In the middle of the room sat the machine—a monolith to the uninitiated, a sleek, oblong contraption with a complicated register and a series of sliders attached to one side.
It was meant to impress, but Geok Hong was unmoved. Over the last five months a copy of this machine had occupied one entire end of her rented shophouse room, where she had operated it for six hours a day. She knew what every dial did and what every string of keystrokes activated. Instead, her eyes wandered about the room, first to the wooden shutter blinds, then to the pendant lights, and finally to the grimy walls plastered with garish government posters in every language: Prussian, Malay, Mandarin, Tamil, Japanese and English. She fidgeted with a handheld fan as the machine’s technician, a thin girl in a worn uniform, explained the procedure to her.
“—we will work until six, taking breaks only when your child needs one.”
Her child. Werner sat in the highchair, goggling at the skinny young man strapping him in, a yoyo of drool bouncing from his lip.
The two technicians moved to their posts. It appeared the girl, Man Moy, would operate the machine first, while Razak would observe Werner’s reaction.
As they began, Geok Hong feigned ignorance to the process, finally glancing at the pamphlet they had given her when she had entered the facility.
Fifteen years ago, when the government had introduced the process of birth language identification for newborns, they had touted it as a modern, rational, scientific process, destined to change Temasek. Their reasoning for doing this stemmed from research done in the 1920s, where, amidst the boom of Prussian science, several of their psycholinguists had discovered that children were born fluent in one language—except it was almost never the one from their homeland. They further discovered that by educating children in their birth language, they learnt skills faster and retained more.
The two technicians’ job was to ascertain—at the age of six months, before it was possible for children to have picked up the languages in their environment—whether the child’s birth language was one of the twenty-six taught in the top state academies.
It was vital for Temasek to invest in its most abundant resource—its labor force—as fresh conflicts between Prussian Indochina, Nusantara and Langkasuka left the viability of international trade, once Temasek’s primary industry, in jeopardy.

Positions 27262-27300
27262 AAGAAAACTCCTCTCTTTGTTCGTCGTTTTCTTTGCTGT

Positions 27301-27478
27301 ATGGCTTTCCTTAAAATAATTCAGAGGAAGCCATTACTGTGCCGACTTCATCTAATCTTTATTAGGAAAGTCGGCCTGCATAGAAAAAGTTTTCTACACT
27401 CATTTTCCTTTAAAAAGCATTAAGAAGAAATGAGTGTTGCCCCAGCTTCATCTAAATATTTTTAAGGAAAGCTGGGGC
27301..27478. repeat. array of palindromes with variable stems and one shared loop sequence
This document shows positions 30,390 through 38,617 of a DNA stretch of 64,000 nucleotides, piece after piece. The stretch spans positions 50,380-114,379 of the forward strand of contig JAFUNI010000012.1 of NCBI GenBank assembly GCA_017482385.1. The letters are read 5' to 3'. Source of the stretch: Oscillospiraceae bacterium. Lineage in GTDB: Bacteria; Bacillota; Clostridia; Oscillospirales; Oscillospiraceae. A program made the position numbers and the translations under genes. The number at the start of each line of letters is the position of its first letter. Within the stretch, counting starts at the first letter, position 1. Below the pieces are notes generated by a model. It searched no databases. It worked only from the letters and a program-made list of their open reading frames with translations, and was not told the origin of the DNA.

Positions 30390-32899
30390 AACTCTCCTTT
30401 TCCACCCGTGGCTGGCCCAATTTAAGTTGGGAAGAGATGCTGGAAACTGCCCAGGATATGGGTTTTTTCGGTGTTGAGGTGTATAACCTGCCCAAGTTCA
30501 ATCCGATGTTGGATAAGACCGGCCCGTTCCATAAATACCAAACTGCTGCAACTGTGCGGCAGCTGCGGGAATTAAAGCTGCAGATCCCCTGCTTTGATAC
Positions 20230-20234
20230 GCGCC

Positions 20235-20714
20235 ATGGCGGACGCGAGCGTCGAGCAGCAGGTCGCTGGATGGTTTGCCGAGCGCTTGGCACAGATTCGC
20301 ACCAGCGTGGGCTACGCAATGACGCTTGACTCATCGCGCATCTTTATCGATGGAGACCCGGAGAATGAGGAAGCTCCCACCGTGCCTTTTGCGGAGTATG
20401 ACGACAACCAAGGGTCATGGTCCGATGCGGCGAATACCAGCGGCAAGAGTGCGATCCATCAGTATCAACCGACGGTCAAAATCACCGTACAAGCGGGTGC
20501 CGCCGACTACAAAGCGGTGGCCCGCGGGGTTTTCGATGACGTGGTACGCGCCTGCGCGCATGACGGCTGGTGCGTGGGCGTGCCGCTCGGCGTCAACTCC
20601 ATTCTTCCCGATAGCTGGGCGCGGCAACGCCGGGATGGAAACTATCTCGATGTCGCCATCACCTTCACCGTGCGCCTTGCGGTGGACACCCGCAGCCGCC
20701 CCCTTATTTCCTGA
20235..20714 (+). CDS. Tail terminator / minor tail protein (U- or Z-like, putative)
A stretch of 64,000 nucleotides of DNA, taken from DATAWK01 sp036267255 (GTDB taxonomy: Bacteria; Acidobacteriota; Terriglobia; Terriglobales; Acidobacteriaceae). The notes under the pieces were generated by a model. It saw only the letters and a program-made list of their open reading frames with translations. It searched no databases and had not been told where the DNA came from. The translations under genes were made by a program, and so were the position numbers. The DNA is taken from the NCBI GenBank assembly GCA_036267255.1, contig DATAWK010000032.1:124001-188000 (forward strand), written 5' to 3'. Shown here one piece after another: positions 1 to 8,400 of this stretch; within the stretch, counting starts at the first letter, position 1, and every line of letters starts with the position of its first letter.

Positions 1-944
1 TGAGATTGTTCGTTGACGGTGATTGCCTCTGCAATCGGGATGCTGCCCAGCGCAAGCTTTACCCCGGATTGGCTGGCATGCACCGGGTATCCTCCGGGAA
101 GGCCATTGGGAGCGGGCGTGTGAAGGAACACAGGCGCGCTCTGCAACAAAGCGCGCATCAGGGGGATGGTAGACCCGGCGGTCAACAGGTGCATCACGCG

Geok Hong watched as Man Moy pecked away at the register, activating various phrases from the audio phrasebook. In front of the child, Razak sat, checking to see whether Werner reacted to any of them.
His only response was to gurgle.
That wasn’t the reaction they were looking for, Geok Hong knew. They were waiting for the moment a phrase triggered a verbal response from Werner.
If he responded fluently and appropriately to any of the twenty-six languages, his future would be secured. He would be enrolled into a specialized school devoted only to teaching students of his birth language, and the stable and comfortable life of a bureaucrat would be all but assured for him.
But Geok Hong hadn’t practiced with Werner non-stop since his birth just for an iron rice bowl, as attractive as it was. No, she had trained him for the past five months to respond only to and only in Prussian, the international language of trade and science. If the technicians tagged his birth language as such, he would be sent to the National Institution, the elite boarding school that trained the nation’s future ministers, generals and star academics.
She remembered the moment her postpartum confinement had ended, how Werner’s father had paid four coolies to lug the monstrous language machine—in parts—up to her rented shophouse room. Without consulting her they had rearranged the whole room, and when they were finally done, she could barely walk a step without bumping into the bed, the dresser, or the table.
When she had seen the rearrangement she had wanted to scold him. How on earth could she live with the room like that?